Now that I have analyzed my data and determined that the function of the behavior is access to attention, sensory stimulation, or both, I can start to develop behavior interventions. The focus of my behavior intervention is to get Holly what she is communicating she wants in a more appropriate way. I don’t mind her getting attention or seeking sensory stimulation, it’s just that she is biting to get it that is the problem.
Addressing Attention Seeking Behavior
Before Holly can bite me, she has to be close enough to do so. She particularly bites right after I take a shower. So now I know I can be on the lookout for her. I can give her attention and love before she bites. By anticipating her need, I have made her biting communication unnecessary. She gets what she wants, and I don’t get bitten. With your students, can you anticipate what they want? Can you help them communicate their wants and needs in a better way?
Addressing Sensory Seeking Behavior
My husband says that he is a petting machine to my cat Holly. She would love to be petted for hours on end. She is highly sensory seeking. You may have similar students. I don’t have a way to turn off Holly’s craving for petting, but I can make sure it works for us, not just her. We have established routines with her that let her know when petting time is. In a regular day for her, she gets pets after I take a shower, in the evening while we hang out in the living room, and right before bed. She even knows when the light goes off, petting time is over and she leaves the room. If we don’t let her out, she asks to be let out in just a few minutes. She knows her routines and is in place for them before we are.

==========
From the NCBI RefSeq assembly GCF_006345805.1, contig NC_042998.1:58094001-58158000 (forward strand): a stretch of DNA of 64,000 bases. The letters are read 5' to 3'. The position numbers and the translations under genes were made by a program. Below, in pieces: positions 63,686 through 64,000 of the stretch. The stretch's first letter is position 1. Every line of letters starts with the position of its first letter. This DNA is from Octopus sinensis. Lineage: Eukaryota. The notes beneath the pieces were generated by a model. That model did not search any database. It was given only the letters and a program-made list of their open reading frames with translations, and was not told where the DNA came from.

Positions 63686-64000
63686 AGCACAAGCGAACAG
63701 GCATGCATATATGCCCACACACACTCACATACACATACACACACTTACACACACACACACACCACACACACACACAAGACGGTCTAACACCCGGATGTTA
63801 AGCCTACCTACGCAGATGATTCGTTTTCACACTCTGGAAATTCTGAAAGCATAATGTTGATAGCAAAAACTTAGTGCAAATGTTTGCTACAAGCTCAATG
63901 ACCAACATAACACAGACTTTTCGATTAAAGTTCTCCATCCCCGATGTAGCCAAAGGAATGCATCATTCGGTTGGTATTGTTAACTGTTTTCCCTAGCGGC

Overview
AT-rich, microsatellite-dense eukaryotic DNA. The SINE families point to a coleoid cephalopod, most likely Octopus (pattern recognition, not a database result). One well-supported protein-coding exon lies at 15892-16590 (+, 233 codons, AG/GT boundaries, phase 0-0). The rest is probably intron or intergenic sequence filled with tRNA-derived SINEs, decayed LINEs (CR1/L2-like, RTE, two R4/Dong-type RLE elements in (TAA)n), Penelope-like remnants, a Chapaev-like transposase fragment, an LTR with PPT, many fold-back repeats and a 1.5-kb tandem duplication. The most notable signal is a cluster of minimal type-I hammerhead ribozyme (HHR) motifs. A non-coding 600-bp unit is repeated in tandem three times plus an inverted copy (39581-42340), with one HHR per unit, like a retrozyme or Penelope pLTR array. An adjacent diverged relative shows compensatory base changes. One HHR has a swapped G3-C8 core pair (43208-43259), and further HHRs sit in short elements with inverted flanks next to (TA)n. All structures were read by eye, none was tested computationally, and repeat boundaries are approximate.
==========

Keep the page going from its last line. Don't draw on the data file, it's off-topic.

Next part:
If you have students who are sensory seeking, create a regular routine schedule for them to get the sensory input they need. The predictability of the routine can prevent problematic behaviors because they will catch on that the sensory experience is coming. Some kids may need these sensory times a lot! It may feel like lost instruction time, but it isn’t if it is meeting the kids needs. Sensory needs don’t show up on Maslow’s hierarchy of needs, but I personally would place them on the bottom two rungs. I think sensory needs are physiological, and can help produce a feeling of safety. Your kids can’t learn without their needs being met first. Maslow before Bloom always.
Changing the Circumstance